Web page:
Quantitative genetics in conservation biology

Richard Frankham*

*Corresponding author for this work

    Research output: Contribution to journalReview articlepeer-review

    88 Citations (Scopus)


    Most of the major genetic concerns in conservation biology, including inbreeding depression, loss of evolutionary potential, genetic adaptation to captivity and outbreeding depression, involve quantitative genetics. Small population size leads to inbreeding and loss of genetic diversity and so increases extinction risk. Captive populations of endangered species are managed to maximize the retention of genetic diversity by minimizing kinship, with subsidiary efforts to minimize inbreeding. There is growing evidence that genetic adaptation to captivity is a major issue in the genetic management of captive populations of endangered species as it reduces reproductive fitness when captive populations are reintroduced into the wild. This problem is not currently addressed, but it can be alleviated by deliberately fragmenting captive populations, with occasional exchange of immigrants to avoid excessive inbreeding. The extent and importance of outbreeding depression is a matter of controversy. Currently, an extremely cautious approach is taken to mixing populations. However, this cannot continue if fragmented populations are to be adequately managed to minimize extinctions. Most genetic management recommendations for endangered species arise directly, or indirectly, from quantitative genetic considerations.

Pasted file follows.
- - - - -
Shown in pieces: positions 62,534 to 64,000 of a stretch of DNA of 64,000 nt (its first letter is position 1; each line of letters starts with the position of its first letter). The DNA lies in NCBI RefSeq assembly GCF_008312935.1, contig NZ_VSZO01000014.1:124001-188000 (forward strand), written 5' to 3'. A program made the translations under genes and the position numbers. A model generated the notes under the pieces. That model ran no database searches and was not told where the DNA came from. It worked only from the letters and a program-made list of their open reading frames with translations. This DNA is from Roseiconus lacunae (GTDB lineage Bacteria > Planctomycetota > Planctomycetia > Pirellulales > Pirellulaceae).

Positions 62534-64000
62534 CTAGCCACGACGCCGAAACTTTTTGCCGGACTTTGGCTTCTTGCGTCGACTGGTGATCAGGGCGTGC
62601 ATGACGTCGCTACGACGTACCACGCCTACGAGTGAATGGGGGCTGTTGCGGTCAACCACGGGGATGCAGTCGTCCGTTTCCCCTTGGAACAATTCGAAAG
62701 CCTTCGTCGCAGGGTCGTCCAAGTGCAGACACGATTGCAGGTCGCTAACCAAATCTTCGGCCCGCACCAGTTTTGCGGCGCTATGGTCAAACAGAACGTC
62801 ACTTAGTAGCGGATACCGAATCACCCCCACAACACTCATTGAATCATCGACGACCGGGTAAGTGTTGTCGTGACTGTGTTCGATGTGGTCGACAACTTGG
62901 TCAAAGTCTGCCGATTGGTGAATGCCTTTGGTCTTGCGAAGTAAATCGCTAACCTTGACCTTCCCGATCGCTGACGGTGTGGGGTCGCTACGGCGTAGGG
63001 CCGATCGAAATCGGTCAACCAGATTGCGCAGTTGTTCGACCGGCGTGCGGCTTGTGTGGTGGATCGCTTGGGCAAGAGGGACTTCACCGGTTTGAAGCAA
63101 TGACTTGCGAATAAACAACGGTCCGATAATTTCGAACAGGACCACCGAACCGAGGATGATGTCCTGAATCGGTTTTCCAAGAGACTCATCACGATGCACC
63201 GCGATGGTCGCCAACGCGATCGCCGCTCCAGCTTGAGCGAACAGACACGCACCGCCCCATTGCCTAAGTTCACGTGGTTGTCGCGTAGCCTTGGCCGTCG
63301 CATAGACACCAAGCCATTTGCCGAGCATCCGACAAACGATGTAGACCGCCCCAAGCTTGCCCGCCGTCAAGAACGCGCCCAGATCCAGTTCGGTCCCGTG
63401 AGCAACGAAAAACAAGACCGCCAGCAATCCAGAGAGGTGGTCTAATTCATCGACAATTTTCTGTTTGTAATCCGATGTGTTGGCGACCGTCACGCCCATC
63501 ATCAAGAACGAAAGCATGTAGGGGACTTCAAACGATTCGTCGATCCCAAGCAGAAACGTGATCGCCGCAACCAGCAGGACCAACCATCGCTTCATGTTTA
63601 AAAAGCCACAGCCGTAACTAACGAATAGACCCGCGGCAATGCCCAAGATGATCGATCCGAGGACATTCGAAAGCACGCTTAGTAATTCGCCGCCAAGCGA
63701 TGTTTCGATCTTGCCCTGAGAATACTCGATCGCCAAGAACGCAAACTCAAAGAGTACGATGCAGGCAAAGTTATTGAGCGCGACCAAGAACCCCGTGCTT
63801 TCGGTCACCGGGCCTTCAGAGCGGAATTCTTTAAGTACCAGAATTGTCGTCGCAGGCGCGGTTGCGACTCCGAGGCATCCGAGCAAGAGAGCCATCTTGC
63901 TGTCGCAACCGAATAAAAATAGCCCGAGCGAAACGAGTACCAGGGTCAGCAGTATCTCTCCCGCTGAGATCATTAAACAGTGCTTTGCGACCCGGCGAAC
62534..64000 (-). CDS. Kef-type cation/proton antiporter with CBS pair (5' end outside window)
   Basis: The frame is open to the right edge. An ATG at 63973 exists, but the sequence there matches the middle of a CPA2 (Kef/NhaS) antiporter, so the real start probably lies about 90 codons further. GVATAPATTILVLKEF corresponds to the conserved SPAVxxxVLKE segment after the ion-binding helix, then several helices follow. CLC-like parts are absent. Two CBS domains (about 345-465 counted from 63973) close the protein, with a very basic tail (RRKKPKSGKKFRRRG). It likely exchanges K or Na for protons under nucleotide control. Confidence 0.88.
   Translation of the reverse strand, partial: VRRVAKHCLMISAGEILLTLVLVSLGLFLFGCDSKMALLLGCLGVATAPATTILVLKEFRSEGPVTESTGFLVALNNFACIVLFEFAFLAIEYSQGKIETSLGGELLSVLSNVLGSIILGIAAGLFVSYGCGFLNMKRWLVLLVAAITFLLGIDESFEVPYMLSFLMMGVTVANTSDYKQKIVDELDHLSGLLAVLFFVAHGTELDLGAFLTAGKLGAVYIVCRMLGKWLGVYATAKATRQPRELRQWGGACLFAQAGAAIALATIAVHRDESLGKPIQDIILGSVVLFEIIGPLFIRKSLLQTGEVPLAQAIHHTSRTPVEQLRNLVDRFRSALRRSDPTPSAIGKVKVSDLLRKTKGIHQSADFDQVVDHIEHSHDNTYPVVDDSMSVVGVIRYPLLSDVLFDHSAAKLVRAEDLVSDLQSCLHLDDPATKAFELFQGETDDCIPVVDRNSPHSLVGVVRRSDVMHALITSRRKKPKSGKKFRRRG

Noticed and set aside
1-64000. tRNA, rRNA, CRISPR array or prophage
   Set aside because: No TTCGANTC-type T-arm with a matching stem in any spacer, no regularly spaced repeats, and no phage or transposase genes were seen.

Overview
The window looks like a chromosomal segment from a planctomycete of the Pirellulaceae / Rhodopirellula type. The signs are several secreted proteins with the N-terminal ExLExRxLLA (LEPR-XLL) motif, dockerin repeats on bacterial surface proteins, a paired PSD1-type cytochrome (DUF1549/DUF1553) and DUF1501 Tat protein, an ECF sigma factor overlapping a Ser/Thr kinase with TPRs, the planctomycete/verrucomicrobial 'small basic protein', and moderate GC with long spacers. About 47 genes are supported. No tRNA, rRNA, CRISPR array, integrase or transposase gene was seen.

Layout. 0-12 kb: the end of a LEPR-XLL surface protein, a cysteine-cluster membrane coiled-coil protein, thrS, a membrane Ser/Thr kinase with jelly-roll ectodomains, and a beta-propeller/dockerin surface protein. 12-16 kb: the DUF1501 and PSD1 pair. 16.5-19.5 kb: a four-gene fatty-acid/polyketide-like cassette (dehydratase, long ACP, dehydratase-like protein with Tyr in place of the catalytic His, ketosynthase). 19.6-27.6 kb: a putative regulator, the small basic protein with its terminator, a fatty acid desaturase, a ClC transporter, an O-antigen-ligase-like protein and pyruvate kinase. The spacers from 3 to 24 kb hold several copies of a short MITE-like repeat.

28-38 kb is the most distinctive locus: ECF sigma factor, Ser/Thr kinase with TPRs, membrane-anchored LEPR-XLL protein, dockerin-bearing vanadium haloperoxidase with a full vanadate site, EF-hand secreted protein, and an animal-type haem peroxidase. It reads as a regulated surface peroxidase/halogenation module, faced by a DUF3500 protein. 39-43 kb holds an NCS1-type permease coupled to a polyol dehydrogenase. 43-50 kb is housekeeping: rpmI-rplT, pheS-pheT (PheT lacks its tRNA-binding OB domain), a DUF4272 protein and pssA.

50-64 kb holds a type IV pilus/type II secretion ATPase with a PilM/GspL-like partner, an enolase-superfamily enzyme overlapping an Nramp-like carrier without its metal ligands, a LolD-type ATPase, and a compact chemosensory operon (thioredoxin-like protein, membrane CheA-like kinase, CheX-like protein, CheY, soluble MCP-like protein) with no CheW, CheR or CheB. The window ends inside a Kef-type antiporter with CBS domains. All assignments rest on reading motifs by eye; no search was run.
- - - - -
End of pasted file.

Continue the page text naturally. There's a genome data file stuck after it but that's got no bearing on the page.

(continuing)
Original languageEnglish
    Pages (from-to)237-244
    Number of pages8
    JournalGenetical Research
    Issue number3
    Publication statusPublished - Dec 1999


    Dive into the research topics of 'Quantitative genetics in conservation biology'. Together they form a unique fingerprint.

    Cite this